Company Structure

For a while, JUCA had a fairly conventional structure, employing as many as 80 workers at a time. At some points, JUCAs were made on an assembly line.

At other times, we had individual craftsmen build whole JUCAs from the ground up. The system was good, but each craftsman had to understand the inter-relationships and assembly of the 117 parts that went into a JUCA at the time. Training was long and extensive. Since turnover in manufacturing is high, we found ourselves continually training half our staff.

We needed 80 workers in the fall, but only needed 20 in the spring. This contributed to the turnover problem.

We then changed everything, to use a lot of outside manufacturing. About two-dozen welding shops were on call to manufacture JUCAs. This had several advantages for customers.


First, our overhead is reduced, especially in the spring, so we can keep our prices down.


Next, by having so many sources on call, we can distribute sudden large orders amongst them so we can maintain our guideline of shipping about nine working days after receipt of order. This allows inclusion of custom or adjusted features in some or all of the products of that sudden burst of orders without making customers wait 16 weeks like most custom products cause.

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When the craftsmen were employees who were assured of a paycheck, borderline acceptance seemed to be the goal of many of them--to just work hard enough not to get fired. With our new system, they manufacture the products, then bring them to our warehouse. At that point they are carefully examined for deficiencies before they are paid. If any are found, they must haul them back to their shop, re-work the unit on their own time and then bring them back again for re-examination. That seldom happens. They don't want to chance all that extra effort on their own time, so they make extra sure the products exceed our requirements the first time. Excellent products result.

There is an interesting and informative anecdote regarding this system. When all production was done by employees, a certain sequence of procedures took about 20 man-hours to perform. Our target was 19.2 hours for profitability. The employees were paid hourly rates comparable to other welding companies in the area. Apparently, when on our time, efficiency of operation was not paramount in their minds. Now that some of the same people are on a fixed sub-contract as to payment rate, that same sequence of procedures takes 5.5 hours on their time! Interesting, eh? It has worked out that we pay them approximately the same amount that the employees used to cost us. THEY see it as getting almost four times as much per hour, so they have great incentive to keep us (and you) happy. Quality benefits.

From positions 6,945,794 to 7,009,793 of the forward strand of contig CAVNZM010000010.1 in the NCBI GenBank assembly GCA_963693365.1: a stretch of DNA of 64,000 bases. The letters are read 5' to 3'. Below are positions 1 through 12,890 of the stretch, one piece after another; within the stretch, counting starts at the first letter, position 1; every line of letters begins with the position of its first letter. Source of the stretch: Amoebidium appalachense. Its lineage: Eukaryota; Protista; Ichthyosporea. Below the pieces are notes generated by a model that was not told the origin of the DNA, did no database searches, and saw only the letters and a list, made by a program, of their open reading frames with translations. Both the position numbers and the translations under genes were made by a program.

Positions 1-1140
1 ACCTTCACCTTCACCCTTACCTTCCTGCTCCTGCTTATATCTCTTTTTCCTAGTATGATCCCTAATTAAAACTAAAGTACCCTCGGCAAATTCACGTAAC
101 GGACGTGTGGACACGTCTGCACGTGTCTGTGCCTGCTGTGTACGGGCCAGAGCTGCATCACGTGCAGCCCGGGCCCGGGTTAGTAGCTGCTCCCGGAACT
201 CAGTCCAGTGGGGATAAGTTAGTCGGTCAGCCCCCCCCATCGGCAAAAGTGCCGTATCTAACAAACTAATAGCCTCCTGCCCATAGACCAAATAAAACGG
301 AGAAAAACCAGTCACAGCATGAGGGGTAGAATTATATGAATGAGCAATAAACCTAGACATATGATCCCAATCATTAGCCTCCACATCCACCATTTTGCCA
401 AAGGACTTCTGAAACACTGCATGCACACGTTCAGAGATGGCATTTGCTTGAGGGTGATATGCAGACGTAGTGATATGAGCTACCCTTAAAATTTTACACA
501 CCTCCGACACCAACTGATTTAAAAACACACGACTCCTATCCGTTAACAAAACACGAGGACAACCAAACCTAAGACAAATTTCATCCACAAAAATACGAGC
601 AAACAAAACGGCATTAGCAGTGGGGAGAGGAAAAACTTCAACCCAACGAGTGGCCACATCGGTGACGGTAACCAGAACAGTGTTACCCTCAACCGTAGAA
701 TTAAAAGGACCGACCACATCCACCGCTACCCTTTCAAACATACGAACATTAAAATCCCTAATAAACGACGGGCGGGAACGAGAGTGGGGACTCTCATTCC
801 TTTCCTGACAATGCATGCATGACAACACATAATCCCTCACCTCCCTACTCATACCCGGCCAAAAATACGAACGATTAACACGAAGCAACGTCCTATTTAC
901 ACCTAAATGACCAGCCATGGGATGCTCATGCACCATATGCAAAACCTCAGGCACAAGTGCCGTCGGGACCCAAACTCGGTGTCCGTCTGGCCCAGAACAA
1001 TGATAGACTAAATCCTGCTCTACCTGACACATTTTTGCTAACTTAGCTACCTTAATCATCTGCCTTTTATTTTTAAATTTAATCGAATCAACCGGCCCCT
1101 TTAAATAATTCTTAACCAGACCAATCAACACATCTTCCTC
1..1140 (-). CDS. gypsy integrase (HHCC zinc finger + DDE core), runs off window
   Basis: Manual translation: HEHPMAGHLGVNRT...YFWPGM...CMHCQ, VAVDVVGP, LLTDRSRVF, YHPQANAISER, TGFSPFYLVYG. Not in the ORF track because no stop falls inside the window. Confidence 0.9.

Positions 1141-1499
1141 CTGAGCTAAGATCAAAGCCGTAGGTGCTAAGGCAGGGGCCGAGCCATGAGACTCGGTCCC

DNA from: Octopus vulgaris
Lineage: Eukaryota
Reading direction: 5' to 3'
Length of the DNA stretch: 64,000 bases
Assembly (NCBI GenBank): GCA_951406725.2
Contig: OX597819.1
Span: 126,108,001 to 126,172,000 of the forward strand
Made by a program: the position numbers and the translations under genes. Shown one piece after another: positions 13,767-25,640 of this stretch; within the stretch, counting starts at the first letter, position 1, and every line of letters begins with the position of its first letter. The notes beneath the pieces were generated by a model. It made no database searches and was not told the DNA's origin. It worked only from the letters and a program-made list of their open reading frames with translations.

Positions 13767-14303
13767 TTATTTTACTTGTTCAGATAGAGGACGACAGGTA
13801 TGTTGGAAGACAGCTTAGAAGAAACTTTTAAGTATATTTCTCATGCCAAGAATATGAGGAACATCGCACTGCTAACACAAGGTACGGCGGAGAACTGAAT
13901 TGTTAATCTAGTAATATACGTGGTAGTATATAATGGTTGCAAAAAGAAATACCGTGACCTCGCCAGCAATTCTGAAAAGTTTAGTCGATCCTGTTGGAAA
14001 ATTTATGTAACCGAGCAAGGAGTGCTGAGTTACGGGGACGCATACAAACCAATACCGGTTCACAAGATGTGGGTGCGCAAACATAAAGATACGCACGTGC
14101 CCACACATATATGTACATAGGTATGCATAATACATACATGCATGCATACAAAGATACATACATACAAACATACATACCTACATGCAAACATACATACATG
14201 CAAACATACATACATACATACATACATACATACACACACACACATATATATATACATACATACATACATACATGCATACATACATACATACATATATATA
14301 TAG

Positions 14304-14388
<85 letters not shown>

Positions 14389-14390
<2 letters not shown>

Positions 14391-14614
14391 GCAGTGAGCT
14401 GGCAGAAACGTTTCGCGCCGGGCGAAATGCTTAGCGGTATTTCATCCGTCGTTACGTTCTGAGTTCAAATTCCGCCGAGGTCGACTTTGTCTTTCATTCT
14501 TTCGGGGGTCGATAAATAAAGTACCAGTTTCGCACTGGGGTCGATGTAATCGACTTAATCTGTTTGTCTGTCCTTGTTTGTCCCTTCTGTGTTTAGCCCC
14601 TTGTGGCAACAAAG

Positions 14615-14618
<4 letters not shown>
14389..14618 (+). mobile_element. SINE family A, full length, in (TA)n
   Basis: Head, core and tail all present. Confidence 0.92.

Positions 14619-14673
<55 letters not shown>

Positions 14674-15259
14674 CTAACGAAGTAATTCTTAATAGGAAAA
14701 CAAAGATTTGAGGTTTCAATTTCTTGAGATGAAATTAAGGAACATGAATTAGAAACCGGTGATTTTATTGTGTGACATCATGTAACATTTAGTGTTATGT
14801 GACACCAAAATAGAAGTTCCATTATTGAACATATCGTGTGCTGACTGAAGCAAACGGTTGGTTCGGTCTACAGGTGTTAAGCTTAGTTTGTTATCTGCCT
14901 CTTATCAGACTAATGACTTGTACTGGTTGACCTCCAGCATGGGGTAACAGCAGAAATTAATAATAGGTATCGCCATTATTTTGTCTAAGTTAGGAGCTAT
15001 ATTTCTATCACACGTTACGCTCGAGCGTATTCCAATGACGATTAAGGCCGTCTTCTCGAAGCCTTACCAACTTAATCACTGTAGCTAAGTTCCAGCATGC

Each shop "specializes" in one JUCA model. Certain shops specialize in certain options, like arch-top units.

In recent years, the customers who ordered JUCAs (over the Internet) have consistently asked for such very odd units that outside sub-contracting shops have been almost useless. (They were great when we only allowed very minimal customization of the units, because then, the welding shops could build pretty much the same assemblies over and over. Even after we allowed customers to have more input, before the Internet, there was limited demand for unusual features. But, having our site on the Internet, and indicating there that we custom build each unit, has seemed to bring out all the "odd" people! Since there seem to be no other companies that are willing to manufacture custom-built fireplaces and woodstoves and fireplace inserts, people from everywhere have decided that we should build units for them. As it turns out, around half of them either live in places like south Florida (where they have no need for the sophistication of a JUCA) or they really don't care if they get much heat (because they need a custom-built fireplace to match some Mantel they bought at a garage sale).

This has been really frustrating for us. We feel we are wasting enormous amounts of time in making these peculiar units for people who don't actually want or need them, and the extreme uniqueness of so many of them have made the sub-contracting concept now impractical. (See our extensive whining in the PRODUCTION SCHEDULE page).

A variety of problems have even interfered with this approach. An important lead worker had very serious medical problems and will never be able to work for us (or anyone) again. Other employees did several damaging actions. All this has greatly affected our effectiveness at efficiently assembling these units. We are not sure what the net effect of that will be, except that we are VERY far behind in building units already ordered.

The JUCA Home Page is at: juca